Hispanics are the exception. Despite a large increase in the number of degrees awarded to Hispanics of both genders in recent years, the bachelor's degree attainment rate for Hispanic males is the lowest of any major racial/ethnic group (10%) and has not changed much since the mid-1990s. This is due to immigration. Foreign-born Hispanics complete high school and college at much lower rates than their native-born peers, in particular male immigrants, who represent one out of every three Hispanic young adults.
Back to top
According to a 2010 report from the Commission on the Future of Graduate Education in the United States (Wendler et al. 2010), the main challenges facing graduate education and the U.S. educational system as a whole are as follows:
All of these changes indicate the need to reconsider how graduate students are financially supported and what kinds of additional resources they may need for success in graduate school. The changing demographics also may require a reconsideration of traditional time to degree expectations and career pathway opportunities.
Back to top
The National Research Council's A Data-Based Assessment of Research Doctorate Programs in the United States (NRC 2010), released in September 2010, is the latest attempt to measure the quality of U.S. doctoral education. The assessment sought to rely more heavily than past ratings on objective performance measures and to give less weight to faculty reputation. The study collected a wealth of data during the 2005–06 academic year, covering more than 5,000 programs in 62 fields at 212 universities.
Despite differences in the methodologies and the individual disciplines over time, the same universities—Harvard, Princeton, Stanford, University of California–Berkeley, MIT, and the California Institute of Technology—tend to have the top ranked departments (Jaschik 2010).
Not all observers agree that the latest ratings methodology is a clear improvement over past ratings. Major objections include (1) age of the data at the time of the release, (2) exclusion of books from the measure of faculty publication in some fields but not in others, and (3) disregard for the quality of the journals in which articles were published (Glenn 2010; Jaschik 2011).
Back to top
Ten years after the Bologna Declaration, the European Higher Education Area (EHEA) was launched and higher education reform in Europe had been extended to more than 45 participating countries. The Trends 2010 report, published by the European University Association (Sursock and Smidt 2010), analyzes the implementation of the Bologna Process and its impact on higher education based on questionnaire responses from 821 universities, 27 university associations, and site visits to 16 countries.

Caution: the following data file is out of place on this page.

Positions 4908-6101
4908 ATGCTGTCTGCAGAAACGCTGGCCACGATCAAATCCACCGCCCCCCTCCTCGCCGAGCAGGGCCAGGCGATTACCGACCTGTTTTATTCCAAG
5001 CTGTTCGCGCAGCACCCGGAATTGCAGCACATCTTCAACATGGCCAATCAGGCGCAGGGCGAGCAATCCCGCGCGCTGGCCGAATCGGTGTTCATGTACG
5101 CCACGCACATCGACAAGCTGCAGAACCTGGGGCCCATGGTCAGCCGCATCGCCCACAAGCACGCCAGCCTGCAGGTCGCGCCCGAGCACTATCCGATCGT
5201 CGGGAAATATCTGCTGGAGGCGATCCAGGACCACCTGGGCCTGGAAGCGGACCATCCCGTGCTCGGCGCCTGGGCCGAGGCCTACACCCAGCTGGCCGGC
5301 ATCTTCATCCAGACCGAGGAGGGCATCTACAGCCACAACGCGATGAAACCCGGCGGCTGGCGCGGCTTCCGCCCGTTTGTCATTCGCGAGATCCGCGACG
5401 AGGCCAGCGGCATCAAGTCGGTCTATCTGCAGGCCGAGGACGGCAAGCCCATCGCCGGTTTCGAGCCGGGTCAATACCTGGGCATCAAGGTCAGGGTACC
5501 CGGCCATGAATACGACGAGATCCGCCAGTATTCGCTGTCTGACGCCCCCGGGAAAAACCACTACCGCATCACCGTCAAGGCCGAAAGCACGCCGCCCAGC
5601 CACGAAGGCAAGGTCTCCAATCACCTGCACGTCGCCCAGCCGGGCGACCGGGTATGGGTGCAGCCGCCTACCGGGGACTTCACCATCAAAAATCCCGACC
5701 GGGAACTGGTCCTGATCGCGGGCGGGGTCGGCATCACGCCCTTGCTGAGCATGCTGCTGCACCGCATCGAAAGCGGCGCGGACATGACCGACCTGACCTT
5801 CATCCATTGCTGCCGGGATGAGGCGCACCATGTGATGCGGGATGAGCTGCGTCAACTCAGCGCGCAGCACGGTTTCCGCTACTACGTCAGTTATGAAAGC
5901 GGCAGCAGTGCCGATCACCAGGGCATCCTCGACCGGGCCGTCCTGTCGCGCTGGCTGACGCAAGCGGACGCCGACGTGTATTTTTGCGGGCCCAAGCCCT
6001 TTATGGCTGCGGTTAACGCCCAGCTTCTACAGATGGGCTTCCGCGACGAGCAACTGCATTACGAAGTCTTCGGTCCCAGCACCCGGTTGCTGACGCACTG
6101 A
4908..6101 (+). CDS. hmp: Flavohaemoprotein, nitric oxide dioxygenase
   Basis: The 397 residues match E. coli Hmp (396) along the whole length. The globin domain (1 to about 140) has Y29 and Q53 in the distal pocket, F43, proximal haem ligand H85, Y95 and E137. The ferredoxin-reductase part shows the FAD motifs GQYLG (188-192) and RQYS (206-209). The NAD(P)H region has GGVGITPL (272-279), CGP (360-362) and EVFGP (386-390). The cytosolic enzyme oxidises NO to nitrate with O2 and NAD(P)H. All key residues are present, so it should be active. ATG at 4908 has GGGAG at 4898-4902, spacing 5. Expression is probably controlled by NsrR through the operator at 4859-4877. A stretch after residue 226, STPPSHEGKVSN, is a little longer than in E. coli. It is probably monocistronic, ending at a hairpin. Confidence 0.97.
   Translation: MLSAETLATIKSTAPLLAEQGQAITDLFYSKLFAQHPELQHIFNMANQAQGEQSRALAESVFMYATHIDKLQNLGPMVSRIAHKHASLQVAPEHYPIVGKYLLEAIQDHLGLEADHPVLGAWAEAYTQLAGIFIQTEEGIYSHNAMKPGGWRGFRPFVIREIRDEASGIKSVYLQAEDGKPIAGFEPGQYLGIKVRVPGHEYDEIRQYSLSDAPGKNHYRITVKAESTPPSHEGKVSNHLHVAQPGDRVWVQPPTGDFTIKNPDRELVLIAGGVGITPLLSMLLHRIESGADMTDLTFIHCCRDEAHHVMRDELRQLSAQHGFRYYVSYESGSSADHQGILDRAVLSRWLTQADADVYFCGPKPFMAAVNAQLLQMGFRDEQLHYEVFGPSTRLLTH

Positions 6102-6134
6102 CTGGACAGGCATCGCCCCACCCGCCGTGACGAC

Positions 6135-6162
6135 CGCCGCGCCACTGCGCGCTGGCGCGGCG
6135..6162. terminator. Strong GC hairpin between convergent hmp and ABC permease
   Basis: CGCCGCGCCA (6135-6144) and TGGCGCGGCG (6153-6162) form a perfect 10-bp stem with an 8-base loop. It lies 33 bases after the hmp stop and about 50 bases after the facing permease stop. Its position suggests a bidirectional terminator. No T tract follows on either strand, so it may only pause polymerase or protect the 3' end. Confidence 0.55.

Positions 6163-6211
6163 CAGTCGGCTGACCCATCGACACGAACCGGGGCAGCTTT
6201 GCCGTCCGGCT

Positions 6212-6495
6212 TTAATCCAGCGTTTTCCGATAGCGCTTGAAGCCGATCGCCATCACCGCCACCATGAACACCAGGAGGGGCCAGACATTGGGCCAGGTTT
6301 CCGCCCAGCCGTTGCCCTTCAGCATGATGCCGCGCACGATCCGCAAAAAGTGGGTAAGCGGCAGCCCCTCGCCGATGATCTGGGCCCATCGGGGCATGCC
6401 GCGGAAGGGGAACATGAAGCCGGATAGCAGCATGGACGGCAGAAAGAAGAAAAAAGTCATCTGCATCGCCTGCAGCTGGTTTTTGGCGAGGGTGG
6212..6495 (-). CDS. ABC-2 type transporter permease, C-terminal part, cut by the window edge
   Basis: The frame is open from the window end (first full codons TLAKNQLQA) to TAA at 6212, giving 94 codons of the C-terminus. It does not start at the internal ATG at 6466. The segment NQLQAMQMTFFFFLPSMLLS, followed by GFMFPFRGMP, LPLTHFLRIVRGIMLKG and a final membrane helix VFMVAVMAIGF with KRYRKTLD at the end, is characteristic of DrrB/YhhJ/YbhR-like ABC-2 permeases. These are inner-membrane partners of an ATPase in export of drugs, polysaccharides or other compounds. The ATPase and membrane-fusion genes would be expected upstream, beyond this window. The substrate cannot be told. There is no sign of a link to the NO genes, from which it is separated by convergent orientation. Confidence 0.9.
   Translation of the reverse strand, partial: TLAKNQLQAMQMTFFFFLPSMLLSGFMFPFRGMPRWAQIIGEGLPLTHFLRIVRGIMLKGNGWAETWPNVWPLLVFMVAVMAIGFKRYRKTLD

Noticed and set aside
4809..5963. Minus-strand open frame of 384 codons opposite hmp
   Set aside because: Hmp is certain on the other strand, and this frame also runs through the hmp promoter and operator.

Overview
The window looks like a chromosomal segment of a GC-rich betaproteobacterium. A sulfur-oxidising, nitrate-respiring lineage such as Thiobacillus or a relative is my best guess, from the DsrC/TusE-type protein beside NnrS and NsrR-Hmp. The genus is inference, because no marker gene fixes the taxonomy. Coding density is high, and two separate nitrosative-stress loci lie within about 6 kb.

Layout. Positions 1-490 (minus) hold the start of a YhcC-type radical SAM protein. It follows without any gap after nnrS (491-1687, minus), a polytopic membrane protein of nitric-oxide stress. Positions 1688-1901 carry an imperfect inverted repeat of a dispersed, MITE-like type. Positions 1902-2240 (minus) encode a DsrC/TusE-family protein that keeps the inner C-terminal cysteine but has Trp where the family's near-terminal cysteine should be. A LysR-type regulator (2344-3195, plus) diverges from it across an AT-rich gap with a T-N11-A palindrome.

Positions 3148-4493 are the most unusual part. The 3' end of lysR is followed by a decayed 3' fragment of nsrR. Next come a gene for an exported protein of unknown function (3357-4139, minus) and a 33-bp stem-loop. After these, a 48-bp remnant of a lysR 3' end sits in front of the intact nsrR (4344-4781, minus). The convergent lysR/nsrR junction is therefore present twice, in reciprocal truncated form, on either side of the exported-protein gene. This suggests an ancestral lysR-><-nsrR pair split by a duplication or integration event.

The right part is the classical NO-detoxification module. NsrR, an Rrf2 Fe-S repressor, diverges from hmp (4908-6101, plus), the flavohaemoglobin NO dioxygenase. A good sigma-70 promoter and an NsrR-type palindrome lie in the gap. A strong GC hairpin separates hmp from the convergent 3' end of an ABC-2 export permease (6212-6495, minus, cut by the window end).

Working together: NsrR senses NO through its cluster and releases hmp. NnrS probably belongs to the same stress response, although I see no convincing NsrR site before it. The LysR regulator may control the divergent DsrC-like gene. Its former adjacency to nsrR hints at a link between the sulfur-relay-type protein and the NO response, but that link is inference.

Some of the key findings indicate that—
Back to top
Although transnational higher education is not entirely new, the nature and scale of its global expansion are changing substantially (Naidoo 2009). Two growing trends are the establishment of branch campuses and collaborative programs such as joint/dual degrees.
According to research by the Observatory on Borderless Higher Education, between 2006 and 2009 the number of branch campuses increased by 43%, to 162 (Becker 2010). English-speaking countries dominate, led by U.S. institutions with 78 international branch campuses, followed by Australia (14), the United Kingdom (13), and France and India (11 each). The United States also led in campus growth between 2006 and 2009; American institutions sponsored 15 of the 49 branch campuses created during that time. The United Arab Emirates was the top host country, with 40 international branch campuses, two-thirds of which are located in Dubai International Academic City. China hosts 15 branch campuses, followed by Singapore and Qatar.
Branch campuses give foreign students the opportunity to earn a Western degree without leaving their home country. For the institution venturing into a new country, meeting enrollment and financial goals without diluting quality standards is often a challenge. Following the closures of several branch campuses, higher education institutions have become more aware of the long-term risks involved and more frequently look for sponsors or partners to share and reduce such risks.
Recent data on joint and dual degree programs are scarce. In these programs, students study at two or more institutions. After successfully completing the requirements, in dual degree programs they receive a separate diploma from each institution and in joint degree programs they receive a single diploma representing both institutions (CGS 2010). Two member surveys conducted by the Council of Graduate Schools in 2007 and 2008 show that, at the graduate level in the United States, dual degrees are more prevalent than joint degrees and that these collaborative programs are more common in universities with high international student enrollment. U.S. graduate schools are more likely to have established dual/joint degree programs with higher education institutions in Europe, with China and India in second place. The most common fields for dual degrees at the master's level are business, engineering, and the social sciences; at the doctoral level, they are engineering and physical sciences.
Back to top
National Science Foundation
| National Center for Science and Engineering Statistics (NCSES)
| Previous Releases
| Contact Us
Science and Engineering Indicators 2012 Arlington, VA (NSB 12-01) | January 2012